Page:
17 But we, brethren, having been taken away from you for a short while—in person, not in spirit—were all the more eager with great desire to see your face. 18 For we wanted to come to you—I, Paul, more than once—and yet Satan hindered us. 19 For who is our hope or joy or crown of exultation? Is it not even you, in the presence of our Lord Jesus at His coming? 20 For you are our glory and joy.
“You don’t always get what you want.” The reason for Paul’s letter (and I believe the majority of his letters) is because he cannot be there in person. The hindrance he mentions is likely a basis on why they had to leave in the first place, as I mentioned in the beginning of the study of this letter.
“But you know sometimes, you get what you need!” Paul’s explanation of the members of the Thessalonian church being his reward (crown of exultation) is in reference to a common theme throughout the New Testament. These are the rewards we stack up in heaven by planting the seed of the Gospel in others. Notice I didn’t say “converting” or “convincing” other, just planting the seed.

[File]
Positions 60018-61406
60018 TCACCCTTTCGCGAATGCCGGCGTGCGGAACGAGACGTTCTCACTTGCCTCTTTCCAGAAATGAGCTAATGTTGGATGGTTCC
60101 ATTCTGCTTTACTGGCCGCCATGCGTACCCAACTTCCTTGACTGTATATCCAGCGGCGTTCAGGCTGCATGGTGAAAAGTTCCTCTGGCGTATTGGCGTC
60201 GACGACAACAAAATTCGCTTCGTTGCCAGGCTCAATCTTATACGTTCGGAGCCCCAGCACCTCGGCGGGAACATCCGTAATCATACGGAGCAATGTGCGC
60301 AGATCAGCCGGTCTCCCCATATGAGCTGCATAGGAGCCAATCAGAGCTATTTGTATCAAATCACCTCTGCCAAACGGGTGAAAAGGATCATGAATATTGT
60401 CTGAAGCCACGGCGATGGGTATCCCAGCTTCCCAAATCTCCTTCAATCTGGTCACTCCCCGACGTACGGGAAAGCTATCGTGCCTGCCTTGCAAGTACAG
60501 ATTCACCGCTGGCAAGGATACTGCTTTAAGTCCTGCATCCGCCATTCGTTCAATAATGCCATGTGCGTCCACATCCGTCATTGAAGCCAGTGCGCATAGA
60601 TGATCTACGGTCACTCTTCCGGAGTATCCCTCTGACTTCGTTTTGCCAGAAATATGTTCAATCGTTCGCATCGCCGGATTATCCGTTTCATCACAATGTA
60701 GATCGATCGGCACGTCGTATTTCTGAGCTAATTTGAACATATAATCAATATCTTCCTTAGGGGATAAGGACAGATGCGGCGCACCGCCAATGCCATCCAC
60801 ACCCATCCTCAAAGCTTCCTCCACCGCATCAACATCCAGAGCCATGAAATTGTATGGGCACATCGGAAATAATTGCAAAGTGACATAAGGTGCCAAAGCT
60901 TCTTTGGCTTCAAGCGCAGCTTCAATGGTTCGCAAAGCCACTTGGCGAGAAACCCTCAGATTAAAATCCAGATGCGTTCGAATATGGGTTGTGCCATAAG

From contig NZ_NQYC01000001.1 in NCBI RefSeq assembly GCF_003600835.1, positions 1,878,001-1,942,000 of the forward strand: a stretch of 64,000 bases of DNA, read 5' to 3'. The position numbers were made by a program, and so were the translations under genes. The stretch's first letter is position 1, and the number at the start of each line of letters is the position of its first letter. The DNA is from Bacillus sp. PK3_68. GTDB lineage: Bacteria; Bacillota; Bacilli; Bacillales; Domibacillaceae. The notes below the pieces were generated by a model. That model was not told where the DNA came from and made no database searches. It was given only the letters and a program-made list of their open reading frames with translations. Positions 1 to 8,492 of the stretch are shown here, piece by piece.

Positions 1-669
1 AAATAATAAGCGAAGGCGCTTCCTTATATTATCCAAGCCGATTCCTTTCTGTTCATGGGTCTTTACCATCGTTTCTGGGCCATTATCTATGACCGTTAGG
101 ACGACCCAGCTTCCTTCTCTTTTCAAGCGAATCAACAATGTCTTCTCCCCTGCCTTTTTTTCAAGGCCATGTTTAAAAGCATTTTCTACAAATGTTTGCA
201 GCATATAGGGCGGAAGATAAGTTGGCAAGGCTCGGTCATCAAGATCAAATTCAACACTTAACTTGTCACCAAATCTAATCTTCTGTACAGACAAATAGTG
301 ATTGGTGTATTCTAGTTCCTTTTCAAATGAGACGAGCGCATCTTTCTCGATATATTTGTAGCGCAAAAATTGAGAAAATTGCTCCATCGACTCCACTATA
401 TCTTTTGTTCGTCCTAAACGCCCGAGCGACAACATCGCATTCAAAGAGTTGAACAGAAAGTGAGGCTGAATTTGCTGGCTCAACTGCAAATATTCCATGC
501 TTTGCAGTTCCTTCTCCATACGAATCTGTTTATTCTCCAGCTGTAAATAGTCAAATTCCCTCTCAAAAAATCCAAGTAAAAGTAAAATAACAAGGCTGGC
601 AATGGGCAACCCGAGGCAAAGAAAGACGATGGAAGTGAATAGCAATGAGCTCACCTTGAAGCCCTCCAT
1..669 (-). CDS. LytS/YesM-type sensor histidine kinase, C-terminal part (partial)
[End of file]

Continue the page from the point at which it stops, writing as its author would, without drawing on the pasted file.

They are joyful for the church’s inception and their pursuance of God’s calling on their lives, that they’ve stuck it out through the trials and continue to thrive. Doesn’t this bring joy to anyone when it relates to some they care about? So then, what do we find joy in?
Do we find joy in the here and the now? I don’t think there is anything wrong with that, however it is short lived. We get a quick buzz but then it fades. The joy here that Paul is talking about is eternal joy. It is a forever lasting and enduring joy that cannot be extinguished. It is the kind of joy we sing about at Christmas. It is the joy God feels when we seek Him out and search for His purpose for our lives.
What kind of joy do you have today?